6 integrate data from other internal sources such as legacy databases, spreadsheets, archived storages, flat files, and XML files. Frequently, a DW system may also include any relevant data from external sources. Examples of such data are demographic data purchased from an information vendor to support sales and marketing analysis and standard reference data from the industry or the government. In order to analyze trends of data from a historical perspective, some archived data could also be selected. Thus, data warehousing systems usually end up with huge amounts of historical data. These data are regularly fed into the second layer for processing. The interval between each feed could be monthly, weekly, daily, or even real-time, depending on the frequency of changes in the data and the importance of up-to-datedness of the data in the DW. ETL Management Services The second layer extracts the data from disparate data sources, transforms the data into a suitable format, and finally loads them to a DW. This process is known as ETL processing. A DW does not need all the data from the data source systems. Instead, only those data that are necessary for data analysis for tactical and strategic decision-making processes are extracted. Since these data come from many different sources, they could come in heterogeneous formats. Because a DW contains integrated data, data need to be kept in a single standard format by removing syntactic and semantic variations from different data source systems. Thus, these data are standardized for the data model used in the DW in terms of data type, format, size, unit of data, encoding of values, and semantics. This process ensures that the warehouse provides a "single version of the truth [3]. Only cleaned and conformed data are loaded into the DW. The storage required for ETL processing is called a staging database. The ETL process is usually the most time-consuming phase in developing a data warehousing system [7]. It normally takes 60-80% of the whole development effort. Therefore, it is highly recommended that ETL tools and data cleansing tools be used to automate the ETL process and data loading. Data Warehouse Storage and Metadata Repository The third layer represents the enterprise DW and metadata repository. The enterprise DW contains all the extracted and standardized historical data at the atomic data level. A DW addresses the needs of cross-functional information requirements of an enterprise. The data will remain in the warehouse until they reach the limit specified in the retention strategy. After that period, the data are purged or archived. Another component of this layer is the metadata repository. Metadata are data about the data. The repository contains information about the structures, operations, and contents of the warehouse. Metadata allows an organization to track, understand, and manage the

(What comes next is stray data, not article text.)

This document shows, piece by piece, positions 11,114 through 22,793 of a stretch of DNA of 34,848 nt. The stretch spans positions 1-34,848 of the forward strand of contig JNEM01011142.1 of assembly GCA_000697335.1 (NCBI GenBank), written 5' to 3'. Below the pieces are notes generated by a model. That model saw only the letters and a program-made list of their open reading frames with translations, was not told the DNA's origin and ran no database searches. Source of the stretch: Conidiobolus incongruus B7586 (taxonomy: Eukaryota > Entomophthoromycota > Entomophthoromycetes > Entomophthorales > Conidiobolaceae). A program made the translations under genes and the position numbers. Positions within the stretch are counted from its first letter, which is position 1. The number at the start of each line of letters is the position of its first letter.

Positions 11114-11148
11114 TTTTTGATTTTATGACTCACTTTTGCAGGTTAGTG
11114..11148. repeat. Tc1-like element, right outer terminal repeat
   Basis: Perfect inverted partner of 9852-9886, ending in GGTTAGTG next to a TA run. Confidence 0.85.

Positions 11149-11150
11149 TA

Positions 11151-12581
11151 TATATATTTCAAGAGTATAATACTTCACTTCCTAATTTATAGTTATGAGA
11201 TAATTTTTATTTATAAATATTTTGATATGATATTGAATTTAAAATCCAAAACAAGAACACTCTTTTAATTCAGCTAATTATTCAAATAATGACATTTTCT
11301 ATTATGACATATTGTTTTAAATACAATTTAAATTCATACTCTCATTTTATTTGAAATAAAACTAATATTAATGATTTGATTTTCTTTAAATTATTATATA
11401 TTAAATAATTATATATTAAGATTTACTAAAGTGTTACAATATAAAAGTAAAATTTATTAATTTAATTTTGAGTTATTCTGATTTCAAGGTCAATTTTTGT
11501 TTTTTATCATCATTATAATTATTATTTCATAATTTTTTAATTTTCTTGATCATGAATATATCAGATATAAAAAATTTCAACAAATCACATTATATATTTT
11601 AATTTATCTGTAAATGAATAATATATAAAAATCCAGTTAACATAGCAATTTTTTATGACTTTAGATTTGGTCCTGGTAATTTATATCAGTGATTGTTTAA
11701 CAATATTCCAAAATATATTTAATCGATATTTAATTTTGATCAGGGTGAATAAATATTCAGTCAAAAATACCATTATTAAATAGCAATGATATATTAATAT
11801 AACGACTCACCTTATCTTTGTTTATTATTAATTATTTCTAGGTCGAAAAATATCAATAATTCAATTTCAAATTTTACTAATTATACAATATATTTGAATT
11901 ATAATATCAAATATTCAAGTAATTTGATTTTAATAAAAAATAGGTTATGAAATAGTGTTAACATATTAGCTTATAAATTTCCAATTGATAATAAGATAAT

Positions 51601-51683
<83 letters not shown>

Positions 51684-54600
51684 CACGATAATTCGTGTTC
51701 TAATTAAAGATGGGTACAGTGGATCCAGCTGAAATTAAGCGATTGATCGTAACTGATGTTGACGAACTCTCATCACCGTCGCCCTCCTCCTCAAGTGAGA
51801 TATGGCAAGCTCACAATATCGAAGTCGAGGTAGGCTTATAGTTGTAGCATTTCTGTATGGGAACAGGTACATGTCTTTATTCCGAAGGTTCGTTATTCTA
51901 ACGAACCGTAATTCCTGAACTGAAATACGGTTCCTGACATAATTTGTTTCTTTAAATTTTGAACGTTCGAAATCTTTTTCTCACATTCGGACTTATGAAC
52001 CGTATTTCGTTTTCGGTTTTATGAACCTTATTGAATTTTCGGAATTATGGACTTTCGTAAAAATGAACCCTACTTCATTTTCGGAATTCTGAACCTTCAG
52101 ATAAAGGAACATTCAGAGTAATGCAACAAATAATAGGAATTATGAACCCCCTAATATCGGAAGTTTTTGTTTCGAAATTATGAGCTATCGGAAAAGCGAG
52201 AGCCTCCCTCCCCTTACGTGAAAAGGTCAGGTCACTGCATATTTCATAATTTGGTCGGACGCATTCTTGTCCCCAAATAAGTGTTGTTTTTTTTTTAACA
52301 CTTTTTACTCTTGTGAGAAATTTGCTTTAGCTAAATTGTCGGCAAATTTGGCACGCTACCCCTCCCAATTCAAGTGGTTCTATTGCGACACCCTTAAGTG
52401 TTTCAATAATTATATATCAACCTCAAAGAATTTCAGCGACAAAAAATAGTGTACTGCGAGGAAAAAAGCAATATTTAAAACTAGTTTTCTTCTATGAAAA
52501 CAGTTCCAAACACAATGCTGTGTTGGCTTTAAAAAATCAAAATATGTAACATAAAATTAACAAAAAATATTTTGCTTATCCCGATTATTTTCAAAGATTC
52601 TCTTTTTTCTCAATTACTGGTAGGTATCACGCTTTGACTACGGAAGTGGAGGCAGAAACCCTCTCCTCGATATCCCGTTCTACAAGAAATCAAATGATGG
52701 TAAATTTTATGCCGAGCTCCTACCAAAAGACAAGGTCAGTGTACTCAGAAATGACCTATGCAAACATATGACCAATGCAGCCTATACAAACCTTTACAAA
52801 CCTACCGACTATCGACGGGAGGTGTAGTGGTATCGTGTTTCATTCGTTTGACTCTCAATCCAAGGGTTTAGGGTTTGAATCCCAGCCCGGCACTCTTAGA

7 population and management of the warehouse. There are three types of metadata business metadata, technical metadata, and process metadata [7]. Business metadata describe the contents of the DW in business terms for easy access and understanding. They include the meaning of the data, organizational rules, policies, and constraints on the data as well as descriptive names of attributes used in reports. They help users in finding specific information from the warehouse. Technical metadata define the DW objects such as tables, data types, partitions, and other storage structures, as well as ETL information such as the source systems, extraction frequency, and transformation rules. Process metadata describe events during ETL operations and query statistics such as begin time, end time, CPU seconds, disk reads, and rows processed. These data are valuable for monitoring and troubleshooting the warehouse. Metadata management should be carefully planned, managed, and documented. OMG s Common Warehouse Metamodel [9] provides the metadata standard. Data Mart and OLAP Engines The fourth layer represents the data marts and OLAP engines. A data mart is a smallsized DW that contains a subset of the enterprise DW or a limited volume of aggregated data for the specific analysis needs of a business unit, rather than the needs of the whole enterprise. This definition implies three important features of a data mart, different from a DW system. First, the data for a data mart is fed from the enterprise DW when a separate enterprise DW exists. Second, a data mart could store lightly aggregated data for optimal analysis. Using aggregated data improves query response time. Third, a data mart contains limited data for the specific needs of a business unit. Conceptually, a data mart covers a business process or a group of related business processes of a business unit. Thus, in a fully-developed DW environment, end-users access data marts for daily analysis, rather than the enterprise DW. An enterprise usually ends up having multiple data marts. Since the data to all data marts are fed from the enterprise DW, it is very important to maintain the consistency between a data mart and the DW as well as among data marts themselves. A way to maintain the consistency is to use the notion of conformed dimension. A conformed dimension is a standardized dimension or a master reference dimension that is shared across multiple data marts [6]. Using conformed dimensions allows an organization to avoid repeating the "silos of information" problem. Data marts are usually implemented in one or more OLAP servers. OLAP engines allow business users to perform data analysis using one the underlying implementation model ROLAP, MOLAP, or HOLAP. Front-end Tools The fifth layer represents the front-end tools. In this layer, end-users use various tools to explore the contents of the DW through data marts. Typical analyses include standard